Is horror the most philosophical genre? This question might seem strange to those who think of “horror” as the genre of B-movie gore fests and jump scares, but horror—especially horror literature—has a long history of drawing from and contributing to philosophy.
In English-language literature, horror is the slimy beast that crawled from the eerie mists of the Gothic moors. In the 18th century, Gothic writers debated their novels in philosophical terms, most notably Anne Radcliffe who drew on Edmund Burke’s work to claim the right type of horror could lead readers to experience “the sublime.”
Dante’s Inferno presented his vision of Satan which became hugely influential through the centuries. From the witch craze, to the Graveyard poets preoccupied with mortality and death, to the vampire stories that circulated throughout Europe, literature reflected and recorded the tales of horror, fear, and despair that gripped civilization at the time.
Frankenstein, Mary Shelley’s novel of 1818, is perhaps the most famous example of early Gothic literature filled with ideas of life and death, defying nature, and man’s obsession with mortality. It is often regarded as the first true science-fiction story. Feeding on the blood of others with barely repressed sexual overtones, the 1897 novel Dracula by Bram Stoker became a huge influence on many literary traditions that followed.
Edgar Allan Poe brought the Gothic tradition to the U.S. with his macabre tales. Since then, countless thinkers and theorists have examined different horror effects and ideas—Sigmund Freud on “the uncanny,” Julia Kristeva on “abjection,” Mark Fisher on “the weird and the eerie” —to the point that understanding horror sometimes feels like it requires a glossary.
In more modern times, the very real horrors of World War II overshadowed fictional ones. Though Ray Bradbury and a few other significant authors continued publishing horror stories and science fiction, it wasn't until the 1950s that horror again hit a stride. Richard Matheson's 1954 I Am Legend was the first modern vampire novel, and Shirley Jackson's 1959 The House on Haunted Hill remains one of the most critically acclaimed genre novels of the past sixty years.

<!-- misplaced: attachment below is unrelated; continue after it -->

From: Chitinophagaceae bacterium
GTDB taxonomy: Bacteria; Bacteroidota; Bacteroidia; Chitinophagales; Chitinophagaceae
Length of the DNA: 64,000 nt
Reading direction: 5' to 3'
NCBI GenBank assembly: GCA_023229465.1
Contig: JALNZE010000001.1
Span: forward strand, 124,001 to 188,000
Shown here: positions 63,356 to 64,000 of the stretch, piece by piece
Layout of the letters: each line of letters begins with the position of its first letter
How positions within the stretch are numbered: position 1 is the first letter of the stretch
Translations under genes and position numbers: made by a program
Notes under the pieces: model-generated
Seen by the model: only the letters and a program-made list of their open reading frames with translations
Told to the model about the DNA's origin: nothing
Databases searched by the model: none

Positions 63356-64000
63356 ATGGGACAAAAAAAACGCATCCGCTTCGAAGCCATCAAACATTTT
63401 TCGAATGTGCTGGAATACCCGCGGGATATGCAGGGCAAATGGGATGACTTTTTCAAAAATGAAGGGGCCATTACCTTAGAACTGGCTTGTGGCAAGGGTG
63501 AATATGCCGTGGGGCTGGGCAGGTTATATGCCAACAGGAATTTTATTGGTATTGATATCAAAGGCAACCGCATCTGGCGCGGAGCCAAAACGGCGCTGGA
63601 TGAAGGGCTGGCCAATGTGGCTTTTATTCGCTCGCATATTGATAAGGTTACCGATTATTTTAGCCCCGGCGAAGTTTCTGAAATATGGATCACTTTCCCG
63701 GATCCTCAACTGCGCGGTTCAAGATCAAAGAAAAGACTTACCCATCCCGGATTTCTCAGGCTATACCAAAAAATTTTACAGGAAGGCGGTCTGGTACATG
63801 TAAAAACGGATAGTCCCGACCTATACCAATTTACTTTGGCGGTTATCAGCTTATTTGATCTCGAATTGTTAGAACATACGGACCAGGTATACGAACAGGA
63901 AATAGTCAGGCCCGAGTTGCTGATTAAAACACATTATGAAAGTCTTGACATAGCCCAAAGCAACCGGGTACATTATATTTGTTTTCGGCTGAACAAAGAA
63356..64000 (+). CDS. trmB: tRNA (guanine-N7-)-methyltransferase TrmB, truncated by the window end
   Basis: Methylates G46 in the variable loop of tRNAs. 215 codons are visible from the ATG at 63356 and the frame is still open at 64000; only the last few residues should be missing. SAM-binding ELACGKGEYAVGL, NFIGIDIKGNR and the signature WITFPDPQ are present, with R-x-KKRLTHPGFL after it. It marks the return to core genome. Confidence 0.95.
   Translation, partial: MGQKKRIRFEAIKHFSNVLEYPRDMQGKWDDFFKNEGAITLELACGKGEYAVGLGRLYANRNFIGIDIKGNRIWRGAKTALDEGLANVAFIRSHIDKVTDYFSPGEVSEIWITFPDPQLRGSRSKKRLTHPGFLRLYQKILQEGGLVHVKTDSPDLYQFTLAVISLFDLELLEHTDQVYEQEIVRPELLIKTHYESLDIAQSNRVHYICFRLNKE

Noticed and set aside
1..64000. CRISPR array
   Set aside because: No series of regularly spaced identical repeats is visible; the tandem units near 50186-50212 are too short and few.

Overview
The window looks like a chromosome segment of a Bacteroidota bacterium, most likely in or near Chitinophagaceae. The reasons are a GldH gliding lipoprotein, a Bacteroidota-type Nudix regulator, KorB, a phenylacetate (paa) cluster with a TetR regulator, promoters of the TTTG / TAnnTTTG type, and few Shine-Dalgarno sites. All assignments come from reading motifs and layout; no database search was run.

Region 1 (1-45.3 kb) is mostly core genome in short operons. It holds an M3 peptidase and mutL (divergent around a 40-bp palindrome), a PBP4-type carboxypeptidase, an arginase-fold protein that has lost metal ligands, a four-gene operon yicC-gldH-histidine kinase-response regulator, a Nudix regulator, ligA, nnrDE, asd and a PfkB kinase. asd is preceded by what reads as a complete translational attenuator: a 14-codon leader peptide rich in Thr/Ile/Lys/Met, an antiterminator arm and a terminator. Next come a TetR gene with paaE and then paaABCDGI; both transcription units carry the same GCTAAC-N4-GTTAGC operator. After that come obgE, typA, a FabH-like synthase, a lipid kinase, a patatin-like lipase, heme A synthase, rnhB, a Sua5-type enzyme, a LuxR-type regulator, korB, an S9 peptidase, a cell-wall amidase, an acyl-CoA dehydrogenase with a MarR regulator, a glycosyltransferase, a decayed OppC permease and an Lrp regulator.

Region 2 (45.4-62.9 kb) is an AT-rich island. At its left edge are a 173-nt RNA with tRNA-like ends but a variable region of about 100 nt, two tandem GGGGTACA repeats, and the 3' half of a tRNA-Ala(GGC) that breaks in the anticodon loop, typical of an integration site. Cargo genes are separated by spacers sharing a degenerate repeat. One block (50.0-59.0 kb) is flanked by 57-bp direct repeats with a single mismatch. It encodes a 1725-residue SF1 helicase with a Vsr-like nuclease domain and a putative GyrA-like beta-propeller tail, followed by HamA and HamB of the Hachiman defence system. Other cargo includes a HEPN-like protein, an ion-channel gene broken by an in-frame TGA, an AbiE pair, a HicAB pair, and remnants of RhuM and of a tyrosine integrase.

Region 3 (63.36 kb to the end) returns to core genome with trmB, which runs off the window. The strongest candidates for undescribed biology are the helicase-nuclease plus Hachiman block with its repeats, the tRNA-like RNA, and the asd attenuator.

Of course, no one in our time has mastered the genre better than Stephen King. His literary output falls into three types: The gross-out, the horror, and the genuine terror. From his earliest short stories to 1974’s Carrie, the teenager with telekinetic powers, to his latest work, Fairy Tale, King’s storytelling soars. His magnificent and terrifying tales stretch beyond our imaginations to worlds both gruesome and magical.
What compels us to read these stories? Is it the darkness within us that seeks the chill of something brushing against our hand in the dark? The sight of spiders the size of humans, the dead waking up, or the severed head rolling down a flight of stairs? The serial killer who stares a little too long at your child in the grocery store? What makes us stay up late into the night, seeking the fear, the paranoia, the mysterious, the terror?
Though horror has come a long way from its Gothic roots, there's no doubt that the genre will continue to flourish and evolve.
If you're a writer looking to kick-start your horror story, here are 10 tips to unlock your inner ghoul: Read more
If you're a fan of the spooky or the uncanny, would love to hear what your favourites are. Then I'll go hide under the covers. Happy Halloween!
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